The Costliest Dream in the World
Many talked to me about the charge that led Mazen to prison. I do not know why I always felt that they were adding all kinds of spices to the story. The whole thing seemed like one big heap of spices from the very beginning.
At first, you could only be suspicious as you see the heedless spirit with which they regarded the most dangerous and horrific of calamities.I wondered whether prisoners have a psychological urge that pushes them to exaggerate and fish for ironies in such a manner that leaves no room for reason.
Imagine that all the stories that I heard confirm, with the highest degrees of earnestness and sarcasm, that the sole reason for Mazen’s detention was a dream!
I tried to make some sense out of the story so I assumed that the dream would be one of several factors or one of a number of elements, that led in its totality to the arrest.
The question remains however:
Why does everybody agree over the sole responsibility of the dream while ignoring everything else?
I expressed my curiosity about the story to one of them, so he told me:
Abu El-Rowdh is your man. He is the central bank of all of Mazen’s secrets, from the day he was born until his latest Sufi whims.
You do not know who Abu El-Rowdh is... One can get neither here nor there with him.
He himself once told me:
- Take nothing from me. I would not vouch for my own integrity, besides I tend to contradict myself a lot. Between uttering a joke and a statement, I could smuggle an elephant.
He is the same person who coined the maxim:
- O inmates, dervishes and devils are first cousins. Never be only one or the other, or else you are doomed.
One morning he glanced at me while I was passing by his prison dormitory, so he leaned over and stopped me:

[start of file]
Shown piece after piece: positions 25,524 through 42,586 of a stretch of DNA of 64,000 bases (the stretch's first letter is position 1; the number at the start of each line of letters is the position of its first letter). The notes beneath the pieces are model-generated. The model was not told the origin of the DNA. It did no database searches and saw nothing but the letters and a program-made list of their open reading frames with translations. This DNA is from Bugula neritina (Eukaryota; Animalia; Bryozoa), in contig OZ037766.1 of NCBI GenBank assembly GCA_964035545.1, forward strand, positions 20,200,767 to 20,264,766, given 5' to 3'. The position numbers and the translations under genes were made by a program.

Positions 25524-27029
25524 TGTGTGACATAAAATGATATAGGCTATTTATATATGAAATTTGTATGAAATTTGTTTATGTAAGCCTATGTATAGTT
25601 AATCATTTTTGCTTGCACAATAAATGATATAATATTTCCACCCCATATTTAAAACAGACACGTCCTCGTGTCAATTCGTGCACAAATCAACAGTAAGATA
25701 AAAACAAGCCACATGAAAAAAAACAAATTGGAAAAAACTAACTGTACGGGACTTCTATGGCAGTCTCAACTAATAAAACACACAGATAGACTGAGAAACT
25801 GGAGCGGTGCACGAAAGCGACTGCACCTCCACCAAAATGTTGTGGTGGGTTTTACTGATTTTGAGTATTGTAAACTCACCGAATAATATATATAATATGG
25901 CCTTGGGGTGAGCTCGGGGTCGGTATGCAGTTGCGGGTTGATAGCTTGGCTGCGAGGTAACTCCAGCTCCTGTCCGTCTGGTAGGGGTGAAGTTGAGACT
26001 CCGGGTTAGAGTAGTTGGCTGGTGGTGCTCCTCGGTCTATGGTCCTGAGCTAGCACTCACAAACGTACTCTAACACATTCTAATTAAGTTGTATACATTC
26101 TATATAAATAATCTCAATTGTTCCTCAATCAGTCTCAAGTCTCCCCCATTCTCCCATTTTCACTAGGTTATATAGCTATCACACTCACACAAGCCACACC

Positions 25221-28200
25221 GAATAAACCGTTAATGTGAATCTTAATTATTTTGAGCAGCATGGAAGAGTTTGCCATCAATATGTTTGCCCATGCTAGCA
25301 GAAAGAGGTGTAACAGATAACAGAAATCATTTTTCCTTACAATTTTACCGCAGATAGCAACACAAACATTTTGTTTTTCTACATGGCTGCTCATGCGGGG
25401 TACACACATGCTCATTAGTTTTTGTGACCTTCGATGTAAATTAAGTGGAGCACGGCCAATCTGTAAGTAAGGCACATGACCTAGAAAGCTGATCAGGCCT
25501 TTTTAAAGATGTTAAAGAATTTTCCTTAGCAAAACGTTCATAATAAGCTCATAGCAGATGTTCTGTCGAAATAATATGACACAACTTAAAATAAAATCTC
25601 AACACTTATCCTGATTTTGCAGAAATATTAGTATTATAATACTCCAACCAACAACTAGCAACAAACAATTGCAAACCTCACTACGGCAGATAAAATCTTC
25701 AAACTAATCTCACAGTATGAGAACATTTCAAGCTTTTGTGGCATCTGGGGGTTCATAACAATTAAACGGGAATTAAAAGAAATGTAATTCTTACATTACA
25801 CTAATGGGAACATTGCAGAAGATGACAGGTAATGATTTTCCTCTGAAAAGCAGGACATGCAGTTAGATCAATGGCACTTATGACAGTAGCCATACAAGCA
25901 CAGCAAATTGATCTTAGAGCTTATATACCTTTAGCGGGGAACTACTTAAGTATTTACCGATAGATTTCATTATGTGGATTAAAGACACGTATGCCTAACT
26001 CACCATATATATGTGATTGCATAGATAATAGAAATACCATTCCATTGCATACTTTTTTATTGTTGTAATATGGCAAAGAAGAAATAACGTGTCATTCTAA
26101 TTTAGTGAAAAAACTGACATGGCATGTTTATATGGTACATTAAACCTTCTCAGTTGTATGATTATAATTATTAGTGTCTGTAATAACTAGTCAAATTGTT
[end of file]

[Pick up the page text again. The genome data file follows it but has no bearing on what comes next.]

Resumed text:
- Good evening, martyr of love, poetry and democracy!
- Good evening, martyr of …?
- Why, the martyr of straight talk of course.
He followed it with a raucous laughter that could fill up an entire musical scale, ascending and descending.
- When did you earn that honor, Abu El-Rodh?
- Since my first democratic flogging, one you would only wish upon an enemy.
- You remind me of something important I wanted to chat about with you.
- We chatted for too long, and that store is no longer open.
- That’s easy. We will reopen it tomorrow.
- How about we let sleeping dogs lie instead.
- Ok, how about you accept my invite for a cup of coffee then?
- No way. Twelve years ago, they asked me to stop by for a quick cup of coffee, and you see where I am for it.
At the end, I had to corner him, so I said:
- Abu El-Rodh, let’s no beat about the bush... I have a favor to ask you?
- All yours.
- I would like you to set all jokes aside and tell me Mazen’s story from beginning to end.
He replied decisively:
- I cannot.
- Strange... I did not think it was a secret or...
He interrupted me:
- There are no secrets or anything. I meant I cannot set aside jokes, especially if it’s Mazen’s story.
He smiled as he looked at me as if he was reading my questions:
- Man, everything you heard and hear about Mazen is one hundred percent true, including some of the exaggerations, touch-ups and little lies that are indispensable for the margins.
- I want the story without any touch-ups.
- It will lack in credibility then. I assure you touch-ups are absolutely necessary. Besides, what really took place remains larger than the whole story - even with the touch-ups.
- Perhaps... But leave the touch-ups for me to add.
- Alright. No additions or touch-ups. Before you lies a reality called Mazen. A reality made out of flesh and blood. . . or to be more precise.. a reality made out of flesh because... as you know, the blood stayed at the center eleven years ago. . .while the bleeding continues. Yes buddy, eleven years in cash and he is yet to pay the full bill of his small dream.
I said while trying to zoom in on the details:
- It must be a golden dream.
Abu El-Rowdh could not believe that he found an echo of his sarcastic tone in my comment and went on …
- Yes. . .more like a gonner’s dream. Hopefully he will go straight into Venus. . . Venice, Fanoos Record. . . or whatever you guys call it.
He shook my shoulder:
- Seriously, do not you agree with me that such a hit would put us in the record for a thousand years to come?!
- As you can see. . .
He immediately interjected:
- Of course as I can see.. If it were up to you and how you see things, with democracy and the rest of it, how are we to ever get into the record? Or perhaps you think we can do it through the Odyssey of Syros Democraticus after all this ragtag history?!
How can I sort out Abu El-Rodh’s endless barrage of serious jokes?
- Abu El-Rowdh I am getting neither here nor there with you about Mazen.